Kiro suggests that if you intend to improve the value output of your team then you need to empower its people. You need to empower the people who are collecting the information to be able to act upon it with your guidance. Not only does this save time on both ends since you’re cutting meeting time and the time required for the information to disseminate within the team, you’re also ensuring that people are moving quicker since they can act as soon as they receive new information.
This main requisite for this kind of management style where you’re mostly guiding people instead of giving orders is trust, which is one of the Agile manifesto’s twelve principles.
“Build projects around motivated individuals. Give them the environment and support they need, and trust them to get the job done.” - Agile Manifesto
Improve Commitment Through Transparency
One very interesting question was “How do I improve the commitment of my team? Sometimes it feels that they simply do the minimum to get by.”. This question was from someone who clearly had a leadership role in the company but was failing to channel his drive and motivation to his employees.
Kiro’s advice was to “make your work visible and tell people about it”. Unless the employees have stock options or big responsibilities, they usually aren’t invested as much as their leadership counterparts, therefore won’t be as committed. This is aggravated if the leader’s work isn’t clear, something done behind closed doors, invisible to the employees. If they don’t share the dream or the vision, they won’t be either committed nor motivated by the project and this will be reflected in the value of their outputs.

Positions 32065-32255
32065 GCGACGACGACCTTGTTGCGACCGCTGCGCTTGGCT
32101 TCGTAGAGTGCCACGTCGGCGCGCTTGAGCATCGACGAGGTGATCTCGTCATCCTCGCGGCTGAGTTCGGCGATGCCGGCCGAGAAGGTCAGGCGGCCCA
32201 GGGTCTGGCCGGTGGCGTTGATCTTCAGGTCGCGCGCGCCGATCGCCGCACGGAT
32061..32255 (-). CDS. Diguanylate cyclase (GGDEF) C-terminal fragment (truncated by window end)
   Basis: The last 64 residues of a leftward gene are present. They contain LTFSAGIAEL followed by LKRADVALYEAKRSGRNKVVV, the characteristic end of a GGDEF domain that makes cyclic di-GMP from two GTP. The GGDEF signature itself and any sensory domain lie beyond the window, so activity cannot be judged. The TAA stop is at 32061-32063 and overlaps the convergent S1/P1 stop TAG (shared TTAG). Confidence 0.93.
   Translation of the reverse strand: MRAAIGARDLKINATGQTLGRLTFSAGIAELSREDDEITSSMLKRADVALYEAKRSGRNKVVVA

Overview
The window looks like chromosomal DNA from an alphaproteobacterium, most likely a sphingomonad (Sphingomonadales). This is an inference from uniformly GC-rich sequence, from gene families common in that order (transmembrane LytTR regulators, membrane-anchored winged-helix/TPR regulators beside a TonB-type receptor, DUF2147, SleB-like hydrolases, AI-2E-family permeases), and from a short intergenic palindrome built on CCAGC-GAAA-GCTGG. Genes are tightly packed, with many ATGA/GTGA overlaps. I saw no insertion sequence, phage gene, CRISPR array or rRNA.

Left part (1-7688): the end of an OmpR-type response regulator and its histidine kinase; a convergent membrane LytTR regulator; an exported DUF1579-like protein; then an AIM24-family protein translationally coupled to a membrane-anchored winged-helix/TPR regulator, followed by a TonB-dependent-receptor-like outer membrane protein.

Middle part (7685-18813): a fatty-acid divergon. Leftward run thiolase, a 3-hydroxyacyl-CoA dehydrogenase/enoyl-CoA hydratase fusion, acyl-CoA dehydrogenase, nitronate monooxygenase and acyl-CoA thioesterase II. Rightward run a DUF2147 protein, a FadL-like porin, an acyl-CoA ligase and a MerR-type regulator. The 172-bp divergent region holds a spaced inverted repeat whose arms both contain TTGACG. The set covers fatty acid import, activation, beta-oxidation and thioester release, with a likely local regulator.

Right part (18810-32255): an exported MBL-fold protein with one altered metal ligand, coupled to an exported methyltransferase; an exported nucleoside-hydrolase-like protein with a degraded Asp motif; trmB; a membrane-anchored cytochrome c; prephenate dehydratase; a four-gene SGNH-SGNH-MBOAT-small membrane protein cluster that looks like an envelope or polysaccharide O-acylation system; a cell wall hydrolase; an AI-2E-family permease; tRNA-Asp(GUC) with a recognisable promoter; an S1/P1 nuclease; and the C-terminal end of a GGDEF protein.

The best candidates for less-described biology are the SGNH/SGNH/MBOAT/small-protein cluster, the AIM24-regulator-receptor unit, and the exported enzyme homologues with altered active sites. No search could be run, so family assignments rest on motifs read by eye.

So, if you’re a leader and you are not making your work visible and communicating it to your employees then do it. There’s a reason the OKR (Objectives & Key Results) method is so successful, it trickles down through the organization, so the employees will always know what their leaders are doing and how they fit within the company’s goals.
Don’t Attempt Blindly Scale Agile
Another questions was “How do we make sure that the company as a whole is Agile?”. In this scenario, Kiro advised against enforcing some kind of “Agile standards” throughout the company. His argument was that Agile doesn’t work the same for every team. Since Agile cares more about individuals, different teams may implement Agile methodologies differently from other teams within the organization.
Teams will be able to work together even when working in distinct ways, but if you’re trying to apply the same recipe to every team, then you’re just back at square one. Your marketing and development teams can be Agile, but what works for one might not work as well for the other. Don’t scale without considering the implications.
Focus on the Desired Outcome, Not the Desired Process
One of my questions was “Why do many teams fail to adopt Scrum?”. Kiro’s answer to this questions was very interesting. He said “Because you’re trying to adopt Scrum.”. His point was that teams should focus on delivering, first and foremost, value. If your team is delivering value to the company then it doesn’t matter what process they follow as long as the outcome is right.
So the conclusion here is, focus on achieving desirable outcomes instead of focusing on the process towards getting them. Provide value first, optimize later.
This Masterclass was really eye-opening in different ways and I really enjoyed attending. I hope that these learned lessons also present some value to you. Many thanks to Kiro and to the ScaleUp Porto organization.